Django 3.1 SearchQuery now supports ‘websearch’ search type on PostgreSQL 11+


SearchQuery description

SearchQuery translates the terms the user provides into a search query object that the database compares to a search vector .

By default, all the words the user provides are passed through the stemming algorithms, and then it looks for matches for all of the resulting terms.

  • If search_type is ‘plain’ , which is the default, the terms are treated as separate keywords.

  • If search_type is ‘phrase’ , the terms are treated as a single phrase.

  • If search_type is ‘raw’ , then you can provide a formatted search query with terms and operators.

  • If search_type is ‘websearch’ , then you can provide a formatted search query, similar to the one used by web search engines .

‘websearch’ requires PostgreSQL ≥ 11. Read PostgreSQL’s Full Text Search docs to learn about differences and syntax.


>>> from import SearchQuery
>>> SearchQuery('red tomato')  # two keywords
>>> SearchQuery('tomato red')  # same results as above
>>> SearchQuery('red tomato', search_type='phrase')  # a phrase
>>> SearchQuery('tomato red', search_type='phrase')  # a different phrase
>>> SearchQuery("'tomato' & ('red' | 'green')", search_type='raw')  # boolean operators
>>> SearchQuery("'tomato' ('red' OR 'green')", search_type='websearch')  # websearch operators

SearchQuery terms can be combined logically to provide more flexibility:

>>> from import SearchQuery
>>> SearchQuery('meat') & SearchQuery('cheese')  # AND
>>> SearchQuery('meat') | SearchQuery('cheese')  # OR
>>> ~SearchQuery('meat')  # NOT

SearchQuery with search_query=”websearch”


A pythonic full-text search by Paolo Melchiorre ( )




How to implement full-text search using only Django and PostgreSQL.

Keeping in mind the pythonic principle that “simple is better than complex” we will see how to implement full-text search in a web service using only Django and PostgreSQL and we will analyse the advantages of this solution compared to more complex solutions based on dedicated search engines.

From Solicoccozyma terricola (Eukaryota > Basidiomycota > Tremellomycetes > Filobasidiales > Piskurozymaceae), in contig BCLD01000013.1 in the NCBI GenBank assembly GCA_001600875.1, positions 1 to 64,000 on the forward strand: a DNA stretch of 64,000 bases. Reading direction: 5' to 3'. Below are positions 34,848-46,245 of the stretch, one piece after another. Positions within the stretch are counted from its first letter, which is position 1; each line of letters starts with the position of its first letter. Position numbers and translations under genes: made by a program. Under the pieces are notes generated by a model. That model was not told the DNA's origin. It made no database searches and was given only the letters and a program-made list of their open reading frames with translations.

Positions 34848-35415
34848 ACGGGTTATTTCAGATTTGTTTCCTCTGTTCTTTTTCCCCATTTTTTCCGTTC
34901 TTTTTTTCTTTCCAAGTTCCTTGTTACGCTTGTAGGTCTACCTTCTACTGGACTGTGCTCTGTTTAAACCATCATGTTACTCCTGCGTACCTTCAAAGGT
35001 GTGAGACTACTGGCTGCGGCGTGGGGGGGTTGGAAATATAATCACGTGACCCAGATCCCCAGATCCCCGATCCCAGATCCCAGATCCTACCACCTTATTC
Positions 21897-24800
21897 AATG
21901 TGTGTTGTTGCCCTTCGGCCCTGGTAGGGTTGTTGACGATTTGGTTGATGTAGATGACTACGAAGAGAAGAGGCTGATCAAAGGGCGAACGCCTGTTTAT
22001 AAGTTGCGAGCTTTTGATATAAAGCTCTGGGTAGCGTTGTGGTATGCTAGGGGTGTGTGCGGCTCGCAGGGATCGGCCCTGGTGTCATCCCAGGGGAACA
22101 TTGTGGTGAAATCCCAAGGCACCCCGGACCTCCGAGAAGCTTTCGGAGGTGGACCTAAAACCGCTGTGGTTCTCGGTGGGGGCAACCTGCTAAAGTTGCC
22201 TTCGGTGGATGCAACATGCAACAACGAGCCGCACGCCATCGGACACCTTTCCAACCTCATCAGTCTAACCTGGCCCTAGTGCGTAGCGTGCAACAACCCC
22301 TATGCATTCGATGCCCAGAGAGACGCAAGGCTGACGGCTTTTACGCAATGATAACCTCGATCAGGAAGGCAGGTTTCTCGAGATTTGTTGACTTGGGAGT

A full-text search on a website is the best way to make its contents easily accessible to users because it returns better results and is i n fact used in online search engines or social networks.

The implementation of full-text search can be complex and many adopt the strategy of using dedicated search engines in addition to the database, but in most cases this strategy turns out to be a big problem of architecture and performance.

In this talk we’ll see a pythonic way to implement full-text search on a website using only Django and PostgreSQL, taking advantage of all the innovations introduced in latest years, and we’ll analyse the problems of using additional search engines with examples deriving from my experience (e.g. or

Through this talk you can learn how to add a full-text search on your website, if it’s based on Django and PostgreSQL, or you can learn how to update the search function of your website if you use other search engines

The slides



PostgreSQL full-text search in the Django Admin by Simon Willison

Django 3.1 introduces PostgreSQL search_type=”websearch”, which gives you search with advanced operators like “phrase search” -excluding.

James Turk wrote about this here , and it’s also in my weeknotes .

I decided to add it to my Django Admin interface. It was really easy using the get_search_results() model admin method, documented here .

My models already have a search_document full-text search column, as described in Implementing faceted search with Django and PostgreSQL .

So all I needed to add to my ModelAdmin subclasses was this:

 1 def get_search_results(self, request, queryset, search_term):
 2     if not search_term:
 3         return super().get_search_results(
 4             request, queryset, search_term
 5         )
 6     query = SearchQuery(search_term, search_type="websearch")
 7     rank = SearchRank(F("search_document"), query)
 8     queryset = (
 9         queryset
10         .annotate(rank=rank)
11         .filter(search_document=query)
12         .order_by("-rank")
13     )
14     return queryset, False

Here’s the full implementation for my personal blog.